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Front Cardiovasc Med. 2018 Jan 25;5:4. doi: 10.3389/fcvm.2018.00004. eCollection 2018.

Age Is Relative-Impact of Donor Age on Induced Pluripotent Stem Cell-Derived Cell Functionality.

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Charité - Universitätsmedizin Berlin, corporate member of Freie Universität Berlin, Humboldt-Universität zu Berlin and Berlin Institute of Health, Berlin, Germany.
Partner Site Berlin, German Centre for Cardiovascular Research (DZHK), Berlin, Germany.
University of Tampere, Department of Medicine and Life Sciences, Tampere, Finland.
Heart Center, Tampere University Hospital, Tampere, Finland.


Induced pluripotent stem cells (iPSCs) avoid many of the restrictions that hamper the application of human embryonic stem cells: limited availability of source material due to legal restrictions in some countries, immunogenic rejection and ethical concerns. Also, the donor's clinical phenotype is often known when working with iPSCs. Therefore, iPSCs seem ideal to tackle the two biggest tasks of regenerative medicine: degenerative diseases with genetic cause (e.g., Duchenne's muscular dystrophy) and organ replacement in age-related diseases (e.g., end-stage heart or renal failure), especially in combination with recently developed gene-editing tools. In the setting of autologous transplantation in elderly patients, donor age becomes a potentially relevant factor that needs to be assessed. Here, we review and critically discuss available data pertinent to the questions: How does donor age influence the reprogramming process and iPSC functionality? Would it even be possible to reprogram senescent somatic cells? How does donor age affect iPSC differentiation into specialised cells and their functionality? We also identify research needs, which might help resolve current unknowns. Until recently, most hallmarks of ageing were attributed to an accumulation of DNA damage over time, and it was thus expected that DNA damage from a somatic cell would accumulate in iPSCs and the cells derived from them. In line with this, a decreased lifespan of cloned organisms compared with the donor was also observed in early cloning experiments. Therefore, it was questioned for a time whether iPSC derived from an old individual's somatic cells would suffer from early senescence and, thus, may not be a viable option either for disease modelling nor future clinical applications. Instead, typical signs of cellular ageing are reverted in the process of iPSC reprogramming, and iPSCs from older donors do not show diminished differentiation potential nor do iPSC-derived cells from older donors suffer early senescence or show functional impairments when compared with those from younger donors. Thus, the data would suggest that donor age does not limit iPSC application for modelling genetic diseases nor regenerative therapies. However, open questions remain, e.g., regarding the potential tumourigenicity of iPSC-derived cells and the impact of epigenetic pattern retention.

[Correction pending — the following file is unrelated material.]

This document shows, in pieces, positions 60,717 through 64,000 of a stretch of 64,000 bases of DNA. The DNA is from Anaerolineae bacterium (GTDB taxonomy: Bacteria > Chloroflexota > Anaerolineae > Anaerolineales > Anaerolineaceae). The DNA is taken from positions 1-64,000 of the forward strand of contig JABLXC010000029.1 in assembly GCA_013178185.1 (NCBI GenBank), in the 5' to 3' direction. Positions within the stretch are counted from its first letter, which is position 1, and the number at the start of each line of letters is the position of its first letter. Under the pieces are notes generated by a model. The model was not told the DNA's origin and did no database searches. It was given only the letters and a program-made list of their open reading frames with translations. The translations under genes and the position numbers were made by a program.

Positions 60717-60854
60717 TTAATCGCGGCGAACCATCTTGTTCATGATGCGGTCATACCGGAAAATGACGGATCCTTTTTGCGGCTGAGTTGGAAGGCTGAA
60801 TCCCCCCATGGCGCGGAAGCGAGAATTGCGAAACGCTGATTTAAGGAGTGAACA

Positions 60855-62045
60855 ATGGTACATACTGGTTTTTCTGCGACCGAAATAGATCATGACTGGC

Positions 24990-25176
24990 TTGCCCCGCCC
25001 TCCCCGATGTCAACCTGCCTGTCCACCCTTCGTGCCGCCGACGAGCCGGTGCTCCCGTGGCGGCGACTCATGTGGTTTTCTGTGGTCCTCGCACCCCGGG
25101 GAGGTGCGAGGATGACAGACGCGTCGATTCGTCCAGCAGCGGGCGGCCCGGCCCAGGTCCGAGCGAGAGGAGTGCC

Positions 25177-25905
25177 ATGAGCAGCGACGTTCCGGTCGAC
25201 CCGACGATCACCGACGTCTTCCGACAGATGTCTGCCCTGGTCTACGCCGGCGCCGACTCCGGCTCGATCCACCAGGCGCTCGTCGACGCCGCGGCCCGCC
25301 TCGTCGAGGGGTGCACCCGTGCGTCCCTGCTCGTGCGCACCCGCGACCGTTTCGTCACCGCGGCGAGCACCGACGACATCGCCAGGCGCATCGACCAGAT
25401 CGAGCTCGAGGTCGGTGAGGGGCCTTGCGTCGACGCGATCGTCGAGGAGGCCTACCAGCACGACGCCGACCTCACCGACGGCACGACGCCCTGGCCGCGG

aging; cell therapy; cellular reprogramming; induced pluripotent stem cells; senescence

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